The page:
After I read Scott McEachron’s post on the new functionality today and where they had derived surface information from, I caught him on IM to chat. We’re both big fans of the idea behind the Google Earth interface, but there are some gotchas, and not enough people know about them. Do you? Find out after the jump.
So if you’re checking out your site in Google Earth, you’re probably in preliminary stage, and just getting a feel for the site. Maybe you’re working on a overall drainage plan, or trying to understand how your site interacts with the rest of the world. In either case, you’re playing at a fairly high level. Maybe something like this picture?
You’re working with high level images, but trying to get some idea of what’s happening, so the PM or developer asks you to pull in some surfaces information. In the past, you’d pull out your USGS Quad sheet, or maybe a DEM. With 2008, you’ll just hit the nifty Import from Google Earth and wind up with a nice contoured surface. Cool.
Then you decide to get a little further into the process, maybe getting some conceptual ideas about how your site will work, so you zoom in a bit in Google, because it’s surely better than that USGS map that hasn’t been updated in 40 years, and it’s way cheaper than sending out a field crew before you know if it will work. So maybe you zoom in closer with GE, hit that magic import, and have something like this. This is obviously a higher resolution of the area of concern (my house when it was dirt for those who care.)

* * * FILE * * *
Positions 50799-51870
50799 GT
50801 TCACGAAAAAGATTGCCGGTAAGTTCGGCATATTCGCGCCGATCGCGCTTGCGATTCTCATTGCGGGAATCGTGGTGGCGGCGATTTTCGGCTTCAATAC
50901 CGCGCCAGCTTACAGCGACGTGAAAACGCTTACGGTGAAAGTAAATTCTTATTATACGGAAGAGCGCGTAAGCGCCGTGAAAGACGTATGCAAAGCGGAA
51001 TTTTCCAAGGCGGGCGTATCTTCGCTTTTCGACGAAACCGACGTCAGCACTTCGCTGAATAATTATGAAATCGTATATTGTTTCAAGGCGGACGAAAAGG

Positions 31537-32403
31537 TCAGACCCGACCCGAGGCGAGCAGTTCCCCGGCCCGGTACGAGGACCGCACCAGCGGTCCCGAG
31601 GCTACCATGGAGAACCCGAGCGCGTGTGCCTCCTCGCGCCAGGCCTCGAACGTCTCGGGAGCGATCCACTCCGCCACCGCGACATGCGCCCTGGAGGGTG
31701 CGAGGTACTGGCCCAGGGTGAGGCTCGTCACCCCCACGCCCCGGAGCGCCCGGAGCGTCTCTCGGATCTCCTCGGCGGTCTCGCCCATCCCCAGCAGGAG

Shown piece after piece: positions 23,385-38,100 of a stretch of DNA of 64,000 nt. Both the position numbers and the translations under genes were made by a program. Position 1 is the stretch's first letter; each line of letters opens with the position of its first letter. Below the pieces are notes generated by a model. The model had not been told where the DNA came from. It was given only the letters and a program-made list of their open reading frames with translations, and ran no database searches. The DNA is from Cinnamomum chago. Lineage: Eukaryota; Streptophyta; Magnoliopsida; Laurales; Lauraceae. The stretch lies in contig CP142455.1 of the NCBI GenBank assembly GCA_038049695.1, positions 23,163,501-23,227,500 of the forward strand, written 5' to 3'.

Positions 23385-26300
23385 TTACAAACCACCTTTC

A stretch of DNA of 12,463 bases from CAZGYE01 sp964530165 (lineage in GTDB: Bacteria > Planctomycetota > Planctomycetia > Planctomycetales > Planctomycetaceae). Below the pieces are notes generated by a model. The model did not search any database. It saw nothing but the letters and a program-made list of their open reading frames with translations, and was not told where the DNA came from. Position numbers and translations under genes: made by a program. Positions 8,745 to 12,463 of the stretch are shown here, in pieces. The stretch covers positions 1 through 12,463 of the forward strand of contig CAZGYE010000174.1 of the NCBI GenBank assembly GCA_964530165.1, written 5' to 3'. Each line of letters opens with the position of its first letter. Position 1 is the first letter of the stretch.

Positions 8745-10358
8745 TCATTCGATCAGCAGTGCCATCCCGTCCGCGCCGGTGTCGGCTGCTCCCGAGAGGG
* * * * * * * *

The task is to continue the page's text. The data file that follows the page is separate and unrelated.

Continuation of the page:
Both of these images have generated surfaces in C3D. I’ve named them GE-High Alt and GE-Low Alt for clarity. When you put them together and turn on the contours, you get something like this next image.
In case you can’t tell from the image, that’s a bleeding mess. The surface data isn’t the same! You see, in order to make GE fast on as many connections as possible, Google only ships out the information it needs to display. This works great for making images as fast as possible, and for creating the 3D views you can access in GE. Here’s the rub: That same limit of detail is passed through the API to Civil 3D!Â
What’s this mean to you? Probably not much, but you should be aware of it. Just for illustration, I ran a volume comparison between my two surfaces.
The details are in this next image. As you can see, there are points where the surfaces are as much as seven feet out of sync. I’d say that’s probably within the tolerance of GE in general, but it does mean that if you ever use a GE surface, you really should be exporting out a kmz file so that you can return to the same zoom and view if you ever have to reproduce it.
Finally, don’t design from this stuff. It’s just not that good. We know you shouldn’t do it, you know you shouldn’t do it. Don’t let your client make you do it. Nothing good will come of it.
But man,Â it does make some great conceptual planning and illustration data.Â